He was beheaded in a French-style guillotine, his body quartered and exhibited at the Panjim beach and his head was salted and sent to Kannur, to be stuck on a standard to be "a terror for the Moors."
“It was indeed an irony of history that the Kunjali Marakkars who had all along been the main props of Zamorin’s power and strength in his fight against Portuguese tyranny had to be crushed by an unholy and opportunistic alliance between the Zamorin and his traditional enemy,” write Sreedhara Menon in ‘A Survey of Kerala History’. Kunjali Marakkar remains an icon and a household name to this day.
“There can be no doubt that the lives of these chiefs reflect glory and honour on all Malabar, for their achievements against the naval tyranny of Portuguese form indeed a great chapter in the history of Malabar.”KM Panikkar, A History of Kerala
The Battle of Colachel
As the Portuguese power waned, there came the Dutch East India company. By the start of the 18th century, they had established control over much of the Kerala coast. Except for Travancore.
Marthanda Varma, the king of Travancore, had unified the country and started annexing small principalities to the north which were under Dutch influence. This was a major inconvenience for the Europeans as it disrupted their pepper and ginger trade.
Governor of Sri Lanka Baron Gustaaf William Van Imhoff, in a meeting with Marthanda Varma, threatened to invade Travancore if he did not withdraw his forces. Marthanda Varma’s reply was that he was planning to invade Europe instead someday. Thus the stage was set for the Dutch-Travancore war, another dramatic event which suggests that Indian filmmakers need not look to Pirates of the Caribbean for inspiration.
The Dutch won a series of battles with the help of their local allies. Flush with confidence, in 1741, a Dutch force, in two large ships and three sloops, landed at Colachel (present-day Kulachal) under the command of Eustachius D’Lannoy.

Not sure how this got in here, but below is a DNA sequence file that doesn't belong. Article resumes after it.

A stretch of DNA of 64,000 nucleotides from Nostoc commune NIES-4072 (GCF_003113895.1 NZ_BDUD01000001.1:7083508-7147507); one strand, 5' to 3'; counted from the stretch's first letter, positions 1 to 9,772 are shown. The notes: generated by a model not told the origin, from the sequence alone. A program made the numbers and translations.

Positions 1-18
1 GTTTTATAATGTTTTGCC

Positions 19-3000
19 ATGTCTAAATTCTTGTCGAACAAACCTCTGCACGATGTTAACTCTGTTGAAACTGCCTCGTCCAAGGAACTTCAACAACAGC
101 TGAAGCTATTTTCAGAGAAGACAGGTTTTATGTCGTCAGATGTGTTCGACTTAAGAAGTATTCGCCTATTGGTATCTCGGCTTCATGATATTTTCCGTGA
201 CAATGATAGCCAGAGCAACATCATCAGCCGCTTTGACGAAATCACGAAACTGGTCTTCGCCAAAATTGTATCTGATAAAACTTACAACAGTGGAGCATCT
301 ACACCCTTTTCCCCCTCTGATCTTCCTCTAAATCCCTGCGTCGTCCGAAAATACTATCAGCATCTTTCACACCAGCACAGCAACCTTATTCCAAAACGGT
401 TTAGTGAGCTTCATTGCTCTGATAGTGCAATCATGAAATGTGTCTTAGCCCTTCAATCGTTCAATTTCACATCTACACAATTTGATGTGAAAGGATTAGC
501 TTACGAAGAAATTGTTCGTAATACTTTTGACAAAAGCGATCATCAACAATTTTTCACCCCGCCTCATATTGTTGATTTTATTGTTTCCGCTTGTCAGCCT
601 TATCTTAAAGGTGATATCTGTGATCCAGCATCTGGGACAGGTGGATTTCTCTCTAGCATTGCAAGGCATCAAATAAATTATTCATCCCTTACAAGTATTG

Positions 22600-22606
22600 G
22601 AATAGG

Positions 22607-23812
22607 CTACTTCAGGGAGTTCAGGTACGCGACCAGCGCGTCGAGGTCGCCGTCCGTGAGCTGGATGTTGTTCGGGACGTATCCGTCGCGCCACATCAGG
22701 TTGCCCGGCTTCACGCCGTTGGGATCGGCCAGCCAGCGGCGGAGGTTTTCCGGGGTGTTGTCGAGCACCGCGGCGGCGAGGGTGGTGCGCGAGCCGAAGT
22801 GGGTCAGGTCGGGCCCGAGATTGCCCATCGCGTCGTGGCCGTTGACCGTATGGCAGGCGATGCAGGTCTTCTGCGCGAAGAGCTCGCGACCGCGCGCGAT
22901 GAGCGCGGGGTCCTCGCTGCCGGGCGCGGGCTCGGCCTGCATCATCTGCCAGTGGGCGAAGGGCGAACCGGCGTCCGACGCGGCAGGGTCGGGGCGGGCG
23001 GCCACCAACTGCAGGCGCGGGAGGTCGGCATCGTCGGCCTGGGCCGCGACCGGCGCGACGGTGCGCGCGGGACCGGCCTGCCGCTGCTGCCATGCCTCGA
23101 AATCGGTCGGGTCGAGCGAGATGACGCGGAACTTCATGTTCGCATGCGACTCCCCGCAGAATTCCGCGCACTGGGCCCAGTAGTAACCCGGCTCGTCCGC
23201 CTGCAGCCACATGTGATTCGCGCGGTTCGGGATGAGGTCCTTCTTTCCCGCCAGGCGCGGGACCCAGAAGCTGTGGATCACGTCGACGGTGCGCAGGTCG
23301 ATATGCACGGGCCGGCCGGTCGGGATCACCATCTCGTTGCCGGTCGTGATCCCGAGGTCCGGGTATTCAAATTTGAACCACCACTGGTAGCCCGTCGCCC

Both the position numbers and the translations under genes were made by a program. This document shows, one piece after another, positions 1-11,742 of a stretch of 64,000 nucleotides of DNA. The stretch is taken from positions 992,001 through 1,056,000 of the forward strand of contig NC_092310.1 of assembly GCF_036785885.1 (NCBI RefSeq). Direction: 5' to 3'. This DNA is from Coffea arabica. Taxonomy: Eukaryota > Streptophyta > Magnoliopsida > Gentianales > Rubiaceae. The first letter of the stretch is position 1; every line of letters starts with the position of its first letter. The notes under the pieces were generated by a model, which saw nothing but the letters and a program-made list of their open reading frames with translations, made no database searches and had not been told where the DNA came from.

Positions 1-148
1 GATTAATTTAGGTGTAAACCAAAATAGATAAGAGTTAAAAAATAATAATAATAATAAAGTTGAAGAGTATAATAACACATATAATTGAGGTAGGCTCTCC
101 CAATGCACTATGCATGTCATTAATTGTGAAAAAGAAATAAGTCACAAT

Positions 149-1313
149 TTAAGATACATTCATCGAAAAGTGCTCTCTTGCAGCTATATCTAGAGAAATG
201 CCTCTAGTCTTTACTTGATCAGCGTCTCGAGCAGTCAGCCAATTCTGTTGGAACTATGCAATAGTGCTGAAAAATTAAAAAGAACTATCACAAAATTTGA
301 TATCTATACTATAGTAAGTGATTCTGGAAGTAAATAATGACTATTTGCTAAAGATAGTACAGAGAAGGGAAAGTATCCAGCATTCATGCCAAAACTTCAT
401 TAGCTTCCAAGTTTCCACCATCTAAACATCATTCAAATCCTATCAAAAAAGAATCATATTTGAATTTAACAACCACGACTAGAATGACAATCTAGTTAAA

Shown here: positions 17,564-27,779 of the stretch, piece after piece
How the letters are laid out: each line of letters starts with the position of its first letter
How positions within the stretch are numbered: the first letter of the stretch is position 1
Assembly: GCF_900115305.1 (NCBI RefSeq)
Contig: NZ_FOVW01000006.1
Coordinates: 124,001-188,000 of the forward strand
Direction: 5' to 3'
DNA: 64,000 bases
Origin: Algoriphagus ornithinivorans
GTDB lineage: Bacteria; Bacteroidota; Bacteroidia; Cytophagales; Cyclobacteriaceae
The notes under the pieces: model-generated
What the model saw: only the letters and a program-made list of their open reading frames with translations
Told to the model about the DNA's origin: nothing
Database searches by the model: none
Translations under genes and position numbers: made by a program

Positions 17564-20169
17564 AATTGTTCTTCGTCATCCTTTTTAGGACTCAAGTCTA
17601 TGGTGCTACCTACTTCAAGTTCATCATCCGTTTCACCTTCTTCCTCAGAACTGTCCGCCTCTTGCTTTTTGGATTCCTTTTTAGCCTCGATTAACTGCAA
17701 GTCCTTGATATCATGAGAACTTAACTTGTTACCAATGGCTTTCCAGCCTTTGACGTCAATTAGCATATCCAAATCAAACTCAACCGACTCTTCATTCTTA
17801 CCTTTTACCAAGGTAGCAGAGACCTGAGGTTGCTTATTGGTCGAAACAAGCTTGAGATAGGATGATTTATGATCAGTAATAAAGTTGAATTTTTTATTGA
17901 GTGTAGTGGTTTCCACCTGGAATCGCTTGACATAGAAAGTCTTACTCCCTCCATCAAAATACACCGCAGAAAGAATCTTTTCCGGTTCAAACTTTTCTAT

The Portuguese quickly captured the surrounding villages and started moving towards the enemy’s capital, Kalkulam. Before they could reach their destination, however, Marthanda Varma drove them back to the fort at Colachel.
“Though the king had set up several batteries 40 yards from the fort, they could not breach through the defences,” writes MO Koshy in his book ‘Dutch Power in Kerala’. “The adverse wind, floods and the rough sea, also foiled Dutch efforts to get reinforcements.”
The Travancore fleet kept a strict vigil on the seas. Back at the fort, the Dutch force continued to repel the siege. A stalemate ensued, until on 10 August, something happened.
“A burning hot bullet of the Travancore forces hit the gunpowder barrel by accident. There was an explosion. The flames gutted the food provisions. The fire raged for two days. On the second day, the resistance of the Dutch collapsed. They surrendered to the king of Travancore.”MO Koshy, ‘Dutch Power in India’
This is said to be the first such triumph by an Asian power over colonial Europe and according to historian Sreedhara Menon “a disaster of the first magnitude” for the Dutch, which ended their dream of the conquest of Kerala.
D’Lannoy, among 24 officers, was captured by Marthanda Varma following the surrender. He did not meet Kunjali Marakkar’s gruesome fate.
The king offered to release D’Lannoy if he helped modernise his army. And this he did. He trained the Travancore army in European methods and fortified the kingdom. As a military commander, he headed one of the armies which conquered Cochin. D’Lannoy also built the famous ‘Nedumkotta’, a line of fortifications across central Kerala, which stopped Tipu Sultan’s invasion many decades later.
By the time he died after giving three decades of service to Travancore, the subjects called him Valiya Kapitan (The Great Captain) out of reverence. Thus a man who had come at the head of a vastly superior invading army was laid to rest as the great protector of the realm.
If this doesn’t make for a great movie, what does?